Finally, it is clear that allowing the lucky few people to make millions out of growing a start-up is only incentivising short term thinking and destructive behaviour. Whether via taxation, introducing pay and dividend caps or rethinking the ownership model of companies, there is a need to change that incentive and encourage responsible expansion. In practice that means we should strive to reward businesses that are ethical. In the current model it is not difficult to see why C-level executives & founders would be willing to use and abuse all methods at their disposal to hit the jackpot, and it is more than fair to ask whether they truly deserve the pay-outs we have seen so far. Building a business requires collective action and we should think of CEOs, COOs, CTOs and so on less as the masterminds behind the success, and more as just another role in the company that is required to make it successful. Even research suggests that CEOs’ influence on business performance is overvalued.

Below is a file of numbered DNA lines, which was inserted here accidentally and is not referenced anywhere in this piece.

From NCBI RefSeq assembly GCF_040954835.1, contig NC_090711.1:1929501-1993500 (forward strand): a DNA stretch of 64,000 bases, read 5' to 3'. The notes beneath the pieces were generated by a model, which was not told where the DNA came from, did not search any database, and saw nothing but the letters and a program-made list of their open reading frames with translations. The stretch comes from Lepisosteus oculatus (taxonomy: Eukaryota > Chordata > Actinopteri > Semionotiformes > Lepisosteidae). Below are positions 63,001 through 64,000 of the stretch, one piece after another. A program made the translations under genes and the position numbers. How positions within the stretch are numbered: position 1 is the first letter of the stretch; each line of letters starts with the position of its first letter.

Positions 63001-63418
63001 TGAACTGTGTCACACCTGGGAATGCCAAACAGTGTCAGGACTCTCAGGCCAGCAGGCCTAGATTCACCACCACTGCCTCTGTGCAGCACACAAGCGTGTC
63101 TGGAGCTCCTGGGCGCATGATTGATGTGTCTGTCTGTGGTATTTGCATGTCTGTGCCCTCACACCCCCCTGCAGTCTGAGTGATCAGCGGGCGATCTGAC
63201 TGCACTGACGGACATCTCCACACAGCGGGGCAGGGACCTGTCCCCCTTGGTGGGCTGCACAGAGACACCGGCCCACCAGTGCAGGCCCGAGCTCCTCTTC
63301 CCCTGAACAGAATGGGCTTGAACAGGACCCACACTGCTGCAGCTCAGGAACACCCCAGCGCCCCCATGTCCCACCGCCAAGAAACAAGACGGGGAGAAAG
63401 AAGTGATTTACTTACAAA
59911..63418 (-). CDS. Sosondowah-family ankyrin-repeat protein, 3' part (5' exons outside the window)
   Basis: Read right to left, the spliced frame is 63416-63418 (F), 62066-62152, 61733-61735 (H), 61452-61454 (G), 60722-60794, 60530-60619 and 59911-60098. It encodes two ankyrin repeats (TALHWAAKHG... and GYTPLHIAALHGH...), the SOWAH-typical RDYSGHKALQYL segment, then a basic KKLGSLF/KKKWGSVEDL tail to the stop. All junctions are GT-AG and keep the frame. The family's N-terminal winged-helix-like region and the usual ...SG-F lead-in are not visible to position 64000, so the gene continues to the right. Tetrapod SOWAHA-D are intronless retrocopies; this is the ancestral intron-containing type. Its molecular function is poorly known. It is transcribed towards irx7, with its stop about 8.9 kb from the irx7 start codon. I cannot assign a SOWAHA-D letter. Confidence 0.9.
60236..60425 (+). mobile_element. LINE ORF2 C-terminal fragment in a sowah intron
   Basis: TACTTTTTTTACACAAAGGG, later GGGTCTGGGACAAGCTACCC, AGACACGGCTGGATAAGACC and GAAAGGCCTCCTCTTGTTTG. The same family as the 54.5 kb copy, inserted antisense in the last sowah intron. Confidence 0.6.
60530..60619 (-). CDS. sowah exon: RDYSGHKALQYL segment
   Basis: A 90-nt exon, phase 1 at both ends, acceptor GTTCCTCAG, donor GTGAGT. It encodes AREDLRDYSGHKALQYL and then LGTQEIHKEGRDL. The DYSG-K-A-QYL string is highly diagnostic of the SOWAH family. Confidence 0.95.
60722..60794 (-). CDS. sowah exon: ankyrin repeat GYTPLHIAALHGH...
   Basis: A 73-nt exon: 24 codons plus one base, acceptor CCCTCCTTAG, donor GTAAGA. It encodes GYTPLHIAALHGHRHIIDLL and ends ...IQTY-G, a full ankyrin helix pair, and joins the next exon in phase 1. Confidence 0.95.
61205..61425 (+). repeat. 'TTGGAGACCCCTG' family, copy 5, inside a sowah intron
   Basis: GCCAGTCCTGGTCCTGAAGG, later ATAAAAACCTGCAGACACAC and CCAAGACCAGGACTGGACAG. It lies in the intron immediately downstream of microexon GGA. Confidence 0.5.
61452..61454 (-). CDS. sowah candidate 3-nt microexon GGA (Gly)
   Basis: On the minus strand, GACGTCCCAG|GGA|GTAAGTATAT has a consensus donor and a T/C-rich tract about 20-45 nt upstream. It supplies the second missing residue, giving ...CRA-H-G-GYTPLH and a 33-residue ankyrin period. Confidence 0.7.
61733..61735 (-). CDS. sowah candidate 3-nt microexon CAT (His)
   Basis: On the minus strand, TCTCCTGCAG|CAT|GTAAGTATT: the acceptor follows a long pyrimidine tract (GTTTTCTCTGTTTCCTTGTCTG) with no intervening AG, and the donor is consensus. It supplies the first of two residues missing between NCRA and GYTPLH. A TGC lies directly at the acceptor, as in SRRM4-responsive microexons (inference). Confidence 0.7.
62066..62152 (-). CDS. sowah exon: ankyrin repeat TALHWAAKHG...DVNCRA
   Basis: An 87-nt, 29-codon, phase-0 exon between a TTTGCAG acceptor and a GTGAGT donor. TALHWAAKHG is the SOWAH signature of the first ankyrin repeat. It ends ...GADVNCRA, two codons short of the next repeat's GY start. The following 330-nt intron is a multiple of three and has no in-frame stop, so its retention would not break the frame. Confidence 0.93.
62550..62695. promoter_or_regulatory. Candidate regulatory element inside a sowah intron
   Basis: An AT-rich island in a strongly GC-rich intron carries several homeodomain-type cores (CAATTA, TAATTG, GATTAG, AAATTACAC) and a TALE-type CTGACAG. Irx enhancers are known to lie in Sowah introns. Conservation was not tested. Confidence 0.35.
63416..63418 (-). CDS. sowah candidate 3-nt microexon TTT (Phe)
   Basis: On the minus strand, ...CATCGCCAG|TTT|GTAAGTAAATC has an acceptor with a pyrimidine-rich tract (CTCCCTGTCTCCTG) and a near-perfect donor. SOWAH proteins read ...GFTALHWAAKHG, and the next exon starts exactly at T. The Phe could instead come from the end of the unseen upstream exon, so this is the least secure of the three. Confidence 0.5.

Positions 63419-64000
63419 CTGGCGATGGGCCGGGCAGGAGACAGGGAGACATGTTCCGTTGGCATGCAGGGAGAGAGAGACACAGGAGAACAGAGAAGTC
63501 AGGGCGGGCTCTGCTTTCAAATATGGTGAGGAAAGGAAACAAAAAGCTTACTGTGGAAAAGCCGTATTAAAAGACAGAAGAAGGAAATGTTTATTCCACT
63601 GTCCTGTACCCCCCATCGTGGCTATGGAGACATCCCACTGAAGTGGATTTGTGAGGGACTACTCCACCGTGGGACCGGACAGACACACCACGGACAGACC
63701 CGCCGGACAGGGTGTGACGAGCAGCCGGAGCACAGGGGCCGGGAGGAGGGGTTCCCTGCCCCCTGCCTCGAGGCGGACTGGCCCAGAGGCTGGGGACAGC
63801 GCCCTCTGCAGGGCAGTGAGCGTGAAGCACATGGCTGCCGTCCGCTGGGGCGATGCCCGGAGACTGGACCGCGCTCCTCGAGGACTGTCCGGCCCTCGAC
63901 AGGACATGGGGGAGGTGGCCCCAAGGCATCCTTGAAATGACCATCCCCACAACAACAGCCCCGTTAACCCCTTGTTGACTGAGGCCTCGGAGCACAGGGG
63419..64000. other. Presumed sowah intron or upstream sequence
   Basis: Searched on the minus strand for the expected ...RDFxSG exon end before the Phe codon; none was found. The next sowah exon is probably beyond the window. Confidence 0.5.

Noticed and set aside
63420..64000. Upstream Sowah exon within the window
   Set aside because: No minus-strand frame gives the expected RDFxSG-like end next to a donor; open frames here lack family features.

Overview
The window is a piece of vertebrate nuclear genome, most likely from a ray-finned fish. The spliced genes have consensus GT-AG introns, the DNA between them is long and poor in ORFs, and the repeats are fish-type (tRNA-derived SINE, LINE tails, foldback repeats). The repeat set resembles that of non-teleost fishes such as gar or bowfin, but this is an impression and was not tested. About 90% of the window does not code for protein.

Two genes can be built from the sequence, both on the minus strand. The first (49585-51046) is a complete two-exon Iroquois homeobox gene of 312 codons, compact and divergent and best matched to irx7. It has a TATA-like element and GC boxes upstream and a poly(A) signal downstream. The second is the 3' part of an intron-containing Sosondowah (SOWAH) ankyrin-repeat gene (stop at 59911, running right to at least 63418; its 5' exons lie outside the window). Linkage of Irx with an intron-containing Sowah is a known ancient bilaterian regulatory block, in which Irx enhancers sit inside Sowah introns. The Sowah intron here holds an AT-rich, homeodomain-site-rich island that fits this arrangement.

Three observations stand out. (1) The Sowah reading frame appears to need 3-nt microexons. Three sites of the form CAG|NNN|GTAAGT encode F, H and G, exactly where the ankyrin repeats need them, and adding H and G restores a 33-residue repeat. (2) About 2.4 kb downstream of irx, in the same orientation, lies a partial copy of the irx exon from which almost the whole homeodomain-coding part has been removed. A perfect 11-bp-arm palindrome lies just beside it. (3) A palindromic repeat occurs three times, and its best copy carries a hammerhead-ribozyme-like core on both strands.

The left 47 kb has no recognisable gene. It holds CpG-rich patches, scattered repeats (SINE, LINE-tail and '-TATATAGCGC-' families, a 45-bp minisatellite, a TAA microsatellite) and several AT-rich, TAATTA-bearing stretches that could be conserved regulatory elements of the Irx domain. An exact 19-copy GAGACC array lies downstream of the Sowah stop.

One thing that is clear is private businesses are able to leverage the Internet and technology to hold more power at a lower cost than ever before, and at the moment are surpassing by multiple folds the influence governments used to have. Our old system of company ownership and shareholding until recently had been bound by the limits of time it takes to transport goods, make them, by geographical limitations and lack of automation that we enjoy now. With the advent of tech that ceiling had been broken, and any progress will only make for an even scarier future than we have now unless a serious change happens.